Speaker: Ramon Caceres, AT&T Labs
Models of human mobility have broad applicability in fields such as urban planning, ecology, and epidemiology. Cellular telephone networks can shed light on human movements cheaply and on a large scale. We have analyzed anonymous cellphone locations to characterize how large populations move in metropolitan areas such as New York and Los Angeles. Our results include range of travel, important places, commuting carbon footprints, commuting routes, and catchment areas. We have also developed models that generate realistic sequences of locations and times for arbitrary numbers of synthetic people moving across metropolitan-scale regions. Finally, we have modified our models to satisfy the rigorous requirements of differential privacy while preserving accuracy.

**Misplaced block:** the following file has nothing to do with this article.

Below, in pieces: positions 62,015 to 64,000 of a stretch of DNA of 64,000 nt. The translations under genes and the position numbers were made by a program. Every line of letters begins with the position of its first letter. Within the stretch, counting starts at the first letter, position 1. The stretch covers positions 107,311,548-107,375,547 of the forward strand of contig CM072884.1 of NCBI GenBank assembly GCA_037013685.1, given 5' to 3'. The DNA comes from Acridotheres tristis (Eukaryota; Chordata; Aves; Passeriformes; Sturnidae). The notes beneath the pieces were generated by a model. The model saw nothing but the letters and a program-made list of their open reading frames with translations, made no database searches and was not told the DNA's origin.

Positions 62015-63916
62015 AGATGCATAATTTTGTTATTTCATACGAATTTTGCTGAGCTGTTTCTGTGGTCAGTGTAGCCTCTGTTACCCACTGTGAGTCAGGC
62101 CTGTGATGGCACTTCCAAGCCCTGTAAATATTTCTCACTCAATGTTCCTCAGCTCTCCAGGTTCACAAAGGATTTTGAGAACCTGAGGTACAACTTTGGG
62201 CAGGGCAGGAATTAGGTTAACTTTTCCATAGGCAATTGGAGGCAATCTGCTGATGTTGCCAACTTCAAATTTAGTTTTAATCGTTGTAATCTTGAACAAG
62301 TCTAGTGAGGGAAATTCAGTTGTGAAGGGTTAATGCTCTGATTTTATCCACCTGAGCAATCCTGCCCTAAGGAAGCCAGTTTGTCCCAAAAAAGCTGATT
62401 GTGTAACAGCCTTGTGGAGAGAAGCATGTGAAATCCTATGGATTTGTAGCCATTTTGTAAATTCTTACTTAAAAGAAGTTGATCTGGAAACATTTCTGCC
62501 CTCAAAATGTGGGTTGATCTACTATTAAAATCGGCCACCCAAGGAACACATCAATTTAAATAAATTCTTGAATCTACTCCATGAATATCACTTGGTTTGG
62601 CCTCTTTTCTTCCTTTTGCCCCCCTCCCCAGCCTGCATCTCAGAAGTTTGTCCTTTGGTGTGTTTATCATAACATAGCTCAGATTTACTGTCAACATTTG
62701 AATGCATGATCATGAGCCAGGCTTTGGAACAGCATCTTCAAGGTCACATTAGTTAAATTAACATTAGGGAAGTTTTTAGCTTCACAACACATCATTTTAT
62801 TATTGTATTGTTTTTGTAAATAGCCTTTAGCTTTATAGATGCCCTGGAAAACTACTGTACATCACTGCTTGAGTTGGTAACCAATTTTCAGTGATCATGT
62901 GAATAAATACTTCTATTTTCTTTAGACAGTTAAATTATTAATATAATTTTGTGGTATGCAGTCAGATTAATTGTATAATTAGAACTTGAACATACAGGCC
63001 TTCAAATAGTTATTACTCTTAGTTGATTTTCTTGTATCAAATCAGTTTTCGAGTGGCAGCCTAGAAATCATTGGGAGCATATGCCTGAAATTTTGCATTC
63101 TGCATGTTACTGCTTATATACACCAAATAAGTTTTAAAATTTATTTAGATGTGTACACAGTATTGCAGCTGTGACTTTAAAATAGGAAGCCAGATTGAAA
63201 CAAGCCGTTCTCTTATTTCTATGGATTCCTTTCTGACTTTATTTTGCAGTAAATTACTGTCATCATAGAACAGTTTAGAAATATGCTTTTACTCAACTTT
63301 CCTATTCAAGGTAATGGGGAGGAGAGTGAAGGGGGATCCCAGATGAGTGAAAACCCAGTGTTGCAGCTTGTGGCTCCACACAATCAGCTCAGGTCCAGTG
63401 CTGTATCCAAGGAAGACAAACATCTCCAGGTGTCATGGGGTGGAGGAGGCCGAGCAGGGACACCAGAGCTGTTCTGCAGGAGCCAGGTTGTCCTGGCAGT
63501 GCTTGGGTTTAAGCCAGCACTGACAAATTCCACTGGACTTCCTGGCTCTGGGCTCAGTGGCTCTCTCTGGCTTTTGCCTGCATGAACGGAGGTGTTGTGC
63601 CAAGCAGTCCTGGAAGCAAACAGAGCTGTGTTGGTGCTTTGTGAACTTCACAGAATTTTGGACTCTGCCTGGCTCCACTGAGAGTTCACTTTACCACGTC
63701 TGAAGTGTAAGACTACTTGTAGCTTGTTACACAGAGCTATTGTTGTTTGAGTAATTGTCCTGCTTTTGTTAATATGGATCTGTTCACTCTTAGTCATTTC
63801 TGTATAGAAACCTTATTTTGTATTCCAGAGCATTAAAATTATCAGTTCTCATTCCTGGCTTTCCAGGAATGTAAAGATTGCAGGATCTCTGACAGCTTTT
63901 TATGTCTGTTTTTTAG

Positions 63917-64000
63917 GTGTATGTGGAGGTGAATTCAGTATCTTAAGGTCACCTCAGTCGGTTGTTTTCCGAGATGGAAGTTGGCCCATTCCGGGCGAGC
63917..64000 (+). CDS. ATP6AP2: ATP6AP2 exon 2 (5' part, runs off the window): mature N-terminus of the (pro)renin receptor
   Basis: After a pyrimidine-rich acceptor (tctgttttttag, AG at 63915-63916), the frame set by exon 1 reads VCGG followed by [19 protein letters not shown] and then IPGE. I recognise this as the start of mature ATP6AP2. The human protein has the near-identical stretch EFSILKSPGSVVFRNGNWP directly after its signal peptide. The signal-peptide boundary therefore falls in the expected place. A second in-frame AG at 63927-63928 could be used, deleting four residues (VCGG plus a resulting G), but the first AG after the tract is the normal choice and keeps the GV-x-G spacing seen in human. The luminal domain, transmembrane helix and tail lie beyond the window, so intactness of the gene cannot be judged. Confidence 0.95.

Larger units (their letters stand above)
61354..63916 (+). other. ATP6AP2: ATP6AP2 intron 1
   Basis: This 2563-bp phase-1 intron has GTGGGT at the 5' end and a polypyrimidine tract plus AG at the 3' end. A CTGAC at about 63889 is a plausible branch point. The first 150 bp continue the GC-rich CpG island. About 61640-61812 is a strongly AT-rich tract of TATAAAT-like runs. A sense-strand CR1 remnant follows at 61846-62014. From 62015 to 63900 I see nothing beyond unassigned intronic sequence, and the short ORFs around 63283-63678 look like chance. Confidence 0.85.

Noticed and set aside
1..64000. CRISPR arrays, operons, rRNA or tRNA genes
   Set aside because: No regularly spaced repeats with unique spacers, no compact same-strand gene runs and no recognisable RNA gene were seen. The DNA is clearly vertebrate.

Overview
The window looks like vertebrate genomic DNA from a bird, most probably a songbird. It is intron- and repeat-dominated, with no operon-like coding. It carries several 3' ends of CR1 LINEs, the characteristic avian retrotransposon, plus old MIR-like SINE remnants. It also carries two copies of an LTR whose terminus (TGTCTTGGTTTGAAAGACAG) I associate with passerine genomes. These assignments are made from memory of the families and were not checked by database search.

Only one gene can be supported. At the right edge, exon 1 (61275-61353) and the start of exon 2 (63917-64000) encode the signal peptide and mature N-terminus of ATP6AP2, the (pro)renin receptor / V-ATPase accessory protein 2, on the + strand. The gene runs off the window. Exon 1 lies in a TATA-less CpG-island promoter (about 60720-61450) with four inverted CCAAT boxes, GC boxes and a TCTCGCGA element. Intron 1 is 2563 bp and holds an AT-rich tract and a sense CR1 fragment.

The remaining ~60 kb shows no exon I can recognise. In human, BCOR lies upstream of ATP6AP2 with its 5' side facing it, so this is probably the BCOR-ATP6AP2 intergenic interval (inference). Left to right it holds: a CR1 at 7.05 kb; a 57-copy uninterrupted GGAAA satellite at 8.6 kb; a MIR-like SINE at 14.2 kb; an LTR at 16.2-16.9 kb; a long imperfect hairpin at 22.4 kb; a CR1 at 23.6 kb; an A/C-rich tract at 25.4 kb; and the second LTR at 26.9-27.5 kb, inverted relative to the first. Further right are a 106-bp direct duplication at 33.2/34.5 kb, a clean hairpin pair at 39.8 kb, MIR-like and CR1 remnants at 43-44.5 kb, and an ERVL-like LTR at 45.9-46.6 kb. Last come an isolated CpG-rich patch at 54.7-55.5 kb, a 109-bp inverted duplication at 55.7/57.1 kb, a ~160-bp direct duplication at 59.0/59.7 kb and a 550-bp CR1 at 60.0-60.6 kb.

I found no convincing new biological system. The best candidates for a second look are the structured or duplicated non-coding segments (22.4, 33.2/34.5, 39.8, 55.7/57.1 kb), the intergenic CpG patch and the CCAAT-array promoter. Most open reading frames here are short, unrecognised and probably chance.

Ramon Caceres is a Lead Member of Technical Staff at AT&T Labs. His research interests include mobile and ubiquitous computing, human mobility, wireless networking, virtualization, security, and privacy. He is an IEEE Fellow and an ACM Distinguished Scientist. He holds a Ph.D. from the University of California at Berkeley.